I’ve said it many times before the disability world is very much a second thought and forgotten world.
It’s a subject I probably should have written about long before now, so why haven’t I!? probably because when you spend so much time fighting for the simplest of things like going to the toilet you live in hope that things will get better, well it hasn’t. Even in a pandemic it just highlights even more that people including myself living with a disability is an afterthought.
I know I’m not alone as you don’t need to look far to find a new story to read of the frustrations and down heartedness of a disabled person or family member feeling confuse, let down and left behind.
I have a rare form of muscular dystrophy a progressive muscule wasting condition and was quickly put on the ‘At High-Risk’ category to shield myself from the outside world and the outside world from me, what people don’t seem to realise is this isn’t a new concept to me I’ve been doing this for years, just catching the commoncold for me can be deadly! but it also doesn’t mean I don’t want a life outside my house.
So like most who have been shielding I watched Boris Johnson last week give us his ‘get out of lockdown‘ speech waiting for anything to be mentioned about people that are shielding but nothing until the following day with a document stating that those who are in the ‘clinically extremely vulnerable cohort’ will have to shield themselves for ‘some time yet’.
That’s not an answer, that feels very much like ‘we’ll deal with you when we’re ready to;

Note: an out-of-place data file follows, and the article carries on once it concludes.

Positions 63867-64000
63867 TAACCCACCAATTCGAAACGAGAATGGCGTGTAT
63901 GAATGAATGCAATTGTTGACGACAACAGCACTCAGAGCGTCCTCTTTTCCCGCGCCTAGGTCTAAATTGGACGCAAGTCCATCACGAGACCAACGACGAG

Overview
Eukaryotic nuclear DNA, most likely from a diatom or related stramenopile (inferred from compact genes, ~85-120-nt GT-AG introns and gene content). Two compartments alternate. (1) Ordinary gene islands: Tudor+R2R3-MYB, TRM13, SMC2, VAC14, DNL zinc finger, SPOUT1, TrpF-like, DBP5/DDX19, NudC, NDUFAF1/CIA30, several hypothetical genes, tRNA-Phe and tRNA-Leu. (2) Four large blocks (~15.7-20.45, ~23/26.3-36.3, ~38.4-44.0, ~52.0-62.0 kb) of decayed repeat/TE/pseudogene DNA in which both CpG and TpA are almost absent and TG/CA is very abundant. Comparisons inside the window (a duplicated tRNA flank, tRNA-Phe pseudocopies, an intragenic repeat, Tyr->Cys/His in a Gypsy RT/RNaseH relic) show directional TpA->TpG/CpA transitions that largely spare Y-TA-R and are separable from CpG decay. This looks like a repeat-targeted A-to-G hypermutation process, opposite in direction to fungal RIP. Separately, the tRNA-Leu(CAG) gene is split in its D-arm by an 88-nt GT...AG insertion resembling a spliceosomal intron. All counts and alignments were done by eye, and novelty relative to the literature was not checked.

Yes I might have been labelled as one of the most “Vulnerable” in Society but i still have my work/Campaigning and family, friends I’m longing to see. Yet again it just feels like if you have a disability and high-risk we’re just an afterthought.
Now don’t misunderstand me I’m not totally blonde I completely understand keeping us from the outside world is the safest option for us but when there is very little if nothing in place to help us though lockdown it’s hard. So yes, I definitely feel let down by the government and that they don’t care about me or other disabled people.
When we first went into lockdown I did chuckle to myself a few times as people started moaning they where bored andtheir Independence had been limited, i did a few times find myself saying to people ‘welcome to my world‘ along with millions of other disabled people. I even joked that I’d thought about doing a video congratulating able-bodied people on being able to stay indoors as some people find it very easy to congratulate disabled people when they’ve left the house!!
I’ve definitely found it slightly harder this last week with lockdown being eased for most people. My garden backs onto a field seeing them though the gaps in the slats of my fence as much as it great to see the field being used, I’ve also found myself feeling jealous of their freedom.
I never really worried to much before lockdown of contracting coronavirus but for some reason when the lockdown rules eased I found myself more worried of a second wave which wouldn’t just leave ‘High-Risk’ in the same four walls longer it would also mean more unnecessary deaths.
One thing I do know and come to terms with very early on into this pandemic is my life will never be the same again. And realistically I’ll be shielding along with all others in the disability world and high-risk category until a vaccine is found, meaning I have no timescale of when I can finally hug my nan or see my girl friends scares me.
But I will do what I always do pull my wheels up, put a smile on my face and just deal with it taking everyday as it come as in Reality we’re all going through the same thing, just some of us are in a different boat.
I know that when I’m finally allowed out the front door it will probably be an overwhelming experience I can guarantee at least a few tears,
What does the government need recognise that disability rights aren’t optional we are just as equal and that all care gives are given the support they rightly deserve this does include the thousands of unpaid carers but mostly Acknowledgement.
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2 thoughts on “A forgotten world”